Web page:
SYNCB/PPC Unmasked: How To Remove

SYNCB/PPC

If you find SYNCB/PPC on one of your credit reports but don’t recognize it, it’s because your PayPal Credit account (previously known as PayPal Bill Me Later) was bought by a bank, which began reporting the accounts to consumer credit agencies.

If you see an account called “SYNCB/PPC” appearing on your credit reports out of nowhere, it might be due to an old PayPal Credit or Bill Me Later account.

If you’ve ever had one of these accounts, it’s possible that you’re seeing it for the first time reported to consumer credit agencies. What you need to know is as follows.

What is SYNCB/PPC?

The abbreviation SYNCB/PPC on your credit reports stands for Synchrony Bank/PayPal Credit. PayPal Credit is a line of credit available to PayPal account members. It was formerly known as Bill Me Later.

Synchrony Bank purchased PayPal Credit accounts from PayPal in 2018, including the debt owing by those accounts. Instead, the money is now owing to Synchrony Bank.

If you had a PayPal Credit or Bill Me Later account in the past, Synchrony Bank may now be reporting your account activity to the main consumer credit bureaus.

Why is SYNCB/PPC on my credit reports?

Some consumers complain that their previous PayPal Credit or Bill Me Later accounts are suddenly showing up on their credit records for the first time. So, what is the reason behind the shift?

When PayPal Holdings possessed these accounts, it most likely did not disclose them to the bureaus. Now that Synchrony Bank has taken over the accounts, it seems that they are being reported to the bureaus.

There are a few distinct sections of your credit report where you could encounter SYNCB/PPC – here’s how it might appear and what to do about it.

Hard inquiries

If you’ve applied for a new PayPal Credit account, you’ll most certainly see a hard inquiry on your reports. As part of its examination of your application, Synchrony Bank will have performed a hard pull to verify your credit.

Hard inquiries may lower your credit scores and remain on your credit reports for up to two years.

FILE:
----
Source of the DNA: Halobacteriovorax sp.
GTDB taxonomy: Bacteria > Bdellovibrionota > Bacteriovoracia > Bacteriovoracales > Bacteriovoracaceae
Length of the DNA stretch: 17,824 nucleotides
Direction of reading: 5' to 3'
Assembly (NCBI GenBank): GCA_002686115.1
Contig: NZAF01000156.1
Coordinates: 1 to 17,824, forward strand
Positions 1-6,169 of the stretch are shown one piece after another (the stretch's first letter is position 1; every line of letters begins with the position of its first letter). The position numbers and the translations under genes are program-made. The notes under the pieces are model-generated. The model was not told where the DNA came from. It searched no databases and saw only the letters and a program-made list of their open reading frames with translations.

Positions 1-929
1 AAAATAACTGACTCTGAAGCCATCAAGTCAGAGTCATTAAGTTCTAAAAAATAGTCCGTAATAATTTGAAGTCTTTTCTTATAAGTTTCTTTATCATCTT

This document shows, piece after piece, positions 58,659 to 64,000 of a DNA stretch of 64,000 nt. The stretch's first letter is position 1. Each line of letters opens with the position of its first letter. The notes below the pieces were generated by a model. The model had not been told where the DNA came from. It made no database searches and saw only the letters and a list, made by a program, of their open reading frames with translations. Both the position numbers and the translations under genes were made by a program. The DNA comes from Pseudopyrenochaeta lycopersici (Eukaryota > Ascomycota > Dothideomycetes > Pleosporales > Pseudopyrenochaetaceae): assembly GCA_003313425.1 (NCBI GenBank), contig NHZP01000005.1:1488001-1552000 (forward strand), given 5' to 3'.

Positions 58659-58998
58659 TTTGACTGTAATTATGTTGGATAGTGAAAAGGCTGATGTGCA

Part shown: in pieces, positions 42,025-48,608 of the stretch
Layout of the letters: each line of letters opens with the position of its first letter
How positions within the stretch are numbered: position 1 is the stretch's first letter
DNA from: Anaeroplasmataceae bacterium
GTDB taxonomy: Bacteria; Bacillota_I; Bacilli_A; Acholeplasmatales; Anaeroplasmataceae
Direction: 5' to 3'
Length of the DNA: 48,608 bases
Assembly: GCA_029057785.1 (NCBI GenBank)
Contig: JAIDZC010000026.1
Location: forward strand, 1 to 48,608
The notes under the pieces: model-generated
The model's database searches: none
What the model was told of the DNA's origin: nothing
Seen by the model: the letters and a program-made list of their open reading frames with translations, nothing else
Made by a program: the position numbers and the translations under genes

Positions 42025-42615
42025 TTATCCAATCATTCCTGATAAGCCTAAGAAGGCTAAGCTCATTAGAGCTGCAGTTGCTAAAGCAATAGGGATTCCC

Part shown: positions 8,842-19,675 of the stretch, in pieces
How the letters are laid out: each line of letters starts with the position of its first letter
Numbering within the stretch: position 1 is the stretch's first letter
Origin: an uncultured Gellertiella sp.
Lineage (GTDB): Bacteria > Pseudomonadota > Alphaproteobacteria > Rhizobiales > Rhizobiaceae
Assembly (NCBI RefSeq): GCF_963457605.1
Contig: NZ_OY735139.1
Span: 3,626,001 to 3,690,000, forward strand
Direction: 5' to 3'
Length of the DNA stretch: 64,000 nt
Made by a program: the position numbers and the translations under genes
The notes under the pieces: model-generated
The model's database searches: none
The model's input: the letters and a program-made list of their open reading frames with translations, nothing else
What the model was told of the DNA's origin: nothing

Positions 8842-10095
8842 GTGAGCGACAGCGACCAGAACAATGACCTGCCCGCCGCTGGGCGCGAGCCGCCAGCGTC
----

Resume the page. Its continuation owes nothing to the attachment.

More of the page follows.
If you did not apply for PayPal Credit and have a hard inquiry related to SYNCB/PPC on your reports, it might be a sign that you are the victim of identity theft. If this is the case, you should act promptly.

QUICK FACTS

How to remove a hard inquiry from SYNCB/PPC

If a Synchrony Bank hard inquiry on your credit reports is incorrect, you have the opportunity to dispute it with the credit agencies. When you submit a dispute, the bureaus are expected to investigate and rectify any incorrect information. Continue reading for information on how to erase erroneous hard inquiries from your credit reports.

Closed or active accounts

PayPal Credit accounts may also display on your credit reports as active or canceled accounts in the accounts section.

If you had a PayPal Bill Me Later or Credit account in the past, the canceled or active account may have been reported to the credit agencies for the first time. Now that Synchrony Bank controls the accounts, it may also increase or decrease credit limits and shut accounts for inactivity (even if you don’t owe money on the account). Both of these might have an impact on your credit score.

However, if the account continues to elude you, you should contact Synchrony Bank. It’s conceivable that there was an error or that someone fraudulently applied using your identity.

What should you do if you see an account on your credit reports that you don’t recognize?

A PayPal Credit account that has lately shown on your credit reports and has had a negative impact on your credit scores might be an unwanted discovery. It’s doubtful that you’ll be able to have it erased if it’s valid, but there are things you may take to help your credit recover.

If you still don’t recognize this PayPal Credit hard inquiry or account, it’s possible that your identity has been stolen. If you believe this is the case, you must act promptly.

It’s a good idea to check your credit reports on a frequent basis – you’re entitled to one free credit report from each of the three major consumer credit agencies each year, which you can order at annualcreditreport.com. There are further precautions you may take to protect yourself against identity theft, such as setting secure passwords.

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Amber Watson